Pandemic Planning

At the start of our curriculum revision process three years ago I read many pedagogical articles about project-based learning. In addition to espousing the benefits and relating success stories, some of these articles detailed risks; difficulty in ensuring that all students are exposed to the key concepts, problems with adjusting to the learning style especially for first-generation college students, and the challenge of fairly assessing that the learning goals are met were discussed in particular.  Not one of the education pedagogy experts touched on effectively implementing project-based learning during a global pandemic. While to be fair project-based learning probably wasn’t a big thing during during the 1918 ‘flu epidemic, I am still a bit unhappy that our beautiful shiny new curriculum, all ready for its first students in September, is quite so badly optimised for social distancing.

The Swiss Influenza Pandemic Plan opens with a quote from Benjamin Franklin, “If you fail to plan, you are planning to fail” and so, in good Swiss style, Thomas, Lorenzo and Martin, who coordinate our project-based learning activities, made a plan: projects from home in socially distanced teams. And to test the plan, what better victims than our existing first-year students, who were already locked down at home anyway.

For the project focus, the humble aluminum soda can that we had discussed previously  was perfect in terms of availability. The learning goals were the same as a “real” project: to analyze the materials, to identify the development and optimization steps, and to gather information on the economic and environmental factors. Each group of four students was assigned a different final presentation mode (poster, wiki, secondary school lesson or technical report for a new manager) and the instructions were left deliberately vague, with the students tasked with describing the drink can of 2050, in particular its shape and weight and thickness, the materials and manufacturing process and the economic and environmental costs. The students “met” for two dedicated afternoons a week apart (over ZOOM of course), and the final presentations came at the end of the second meeting. Importantly, only videos, pictures and data generated by the students themselves could be used in the presentations.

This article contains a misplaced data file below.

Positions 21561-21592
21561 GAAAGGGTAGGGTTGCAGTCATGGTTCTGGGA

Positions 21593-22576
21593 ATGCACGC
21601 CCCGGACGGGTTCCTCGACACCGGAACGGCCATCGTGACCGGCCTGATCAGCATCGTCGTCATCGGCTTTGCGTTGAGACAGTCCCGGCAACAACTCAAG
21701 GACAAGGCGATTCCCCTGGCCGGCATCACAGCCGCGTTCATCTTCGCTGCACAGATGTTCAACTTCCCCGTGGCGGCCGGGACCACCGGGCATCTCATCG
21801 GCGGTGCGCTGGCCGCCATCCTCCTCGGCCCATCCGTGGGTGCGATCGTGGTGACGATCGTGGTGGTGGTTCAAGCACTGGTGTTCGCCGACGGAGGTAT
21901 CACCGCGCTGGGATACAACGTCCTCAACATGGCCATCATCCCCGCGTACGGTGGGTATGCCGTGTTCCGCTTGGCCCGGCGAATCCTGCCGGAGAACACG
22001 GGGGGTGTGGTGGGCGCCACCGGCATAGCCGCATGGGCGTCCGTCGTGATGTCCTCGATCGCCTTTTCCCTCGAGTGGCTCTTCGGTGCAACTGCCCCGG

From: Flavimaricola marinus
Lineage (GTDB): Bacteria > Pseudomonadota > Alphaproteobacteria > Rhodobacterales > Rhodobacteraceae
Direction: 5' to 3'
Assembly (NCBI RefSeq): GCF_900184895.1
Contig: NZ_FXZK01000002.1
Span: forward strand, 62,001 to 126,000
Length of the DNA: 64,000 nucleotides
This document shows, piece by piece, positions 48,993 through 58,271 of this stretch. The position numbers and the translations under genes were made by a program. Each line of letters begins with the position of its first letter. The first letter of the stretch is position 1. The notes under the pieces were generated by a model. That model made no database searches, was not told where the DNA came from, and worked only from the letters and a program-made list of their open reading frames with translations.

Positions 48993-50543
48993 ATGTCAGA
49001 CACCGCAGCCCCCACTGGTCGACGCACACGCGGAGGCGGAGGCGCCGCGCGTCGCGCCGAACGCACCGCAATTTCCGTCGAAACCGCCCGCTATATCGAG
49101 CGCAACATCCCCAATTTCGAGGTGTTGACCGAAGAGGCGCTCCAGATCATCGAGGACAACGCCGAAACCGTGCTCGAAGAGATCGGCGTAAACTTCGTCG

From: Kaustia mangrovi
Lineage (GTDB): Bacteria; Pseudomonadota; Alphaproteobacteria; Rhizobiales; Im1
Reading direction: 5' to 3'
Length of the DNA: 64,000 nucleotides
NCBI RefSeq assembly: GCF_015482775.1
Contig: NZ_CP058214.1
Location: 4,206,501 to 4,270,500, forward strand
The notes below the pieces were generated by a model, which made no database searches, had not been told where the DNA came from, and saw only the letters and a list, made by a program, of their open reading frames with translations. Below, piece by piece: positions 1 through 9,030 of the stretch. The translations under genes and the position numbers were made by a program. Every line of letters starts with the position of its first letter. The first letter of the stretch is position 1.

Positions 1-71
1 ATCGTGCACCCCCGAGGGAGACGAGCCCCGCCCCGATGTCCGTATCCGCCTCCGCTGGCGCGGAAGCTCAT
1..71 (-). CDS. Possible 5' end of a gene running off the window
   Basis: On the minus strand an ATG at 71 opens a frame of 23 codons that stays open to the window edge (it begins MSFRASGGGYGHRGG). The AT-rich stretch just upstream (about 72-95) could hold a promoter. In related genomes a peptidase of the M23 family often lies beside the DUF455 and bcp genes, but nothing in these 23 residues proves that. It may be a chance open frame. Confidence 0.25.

So what was the outcome? Well, first we learned that experimental project work can be designed to be performed safely at home. In spite of my initial skepticism, nothing was badly broken, or at least there were no complaints from parents, local hospitals or neighbors about kitchen explosions, injured students or disturbances to peace and tranquility. (Note that these second semester students had already been through a semester of lab work and our safety training program, so I reserve the right to worry again if our freshmen start dissolving aluminum cans at home). And second, we found that it is even possible to meet learning goals in this format! Experiments were run, data were gathered and all of the students answered positively to the feedback question “Did the task open up new aspects of the subject area for me or deepen existing knowledge?” There was some discomfort, as expected, with the absence of detailed instructions — for many students this was their first exposure to defining their own questions and designing the experiments to answer them. Also, it became clear that envisaging improvements to such an already sophisticated product is not straightforward, so perhaps the soda can is not the best choice of object for future study. Regarding the modes of presentation, there was enthusiasm for the secondary school lesson and the wiki, both of which are very different from the usual lab reports; more diversity in presentation formats is certainly something I will include in future assignments. 

What next? Well, with three months to go until the start of the next academic year, we will be working out how this remote format can be extended to longer projects with more ambitious learning goals. Hoping all the time, of course, that our hard work won’t be needed, and that we can instead welcome our new class — the first to study in our new curriculum — onto a stimulating, vibrant and social Campus.

About Nicola Spaldin

Nicola Spaldin is the professor of materials theory at ETH Zürich. She is a passionate science educator, director of her department’s study program, and holder of the ETH Golden Owl Award for excellence in teaching. She developed the class of materials known as multiferroics, which combine simultaneous ferromagnetism and ferroelectricity, and when not trying to make a room-temperature superconductor, can be found playing her clarinet, or skiing or climbing in the Alps.
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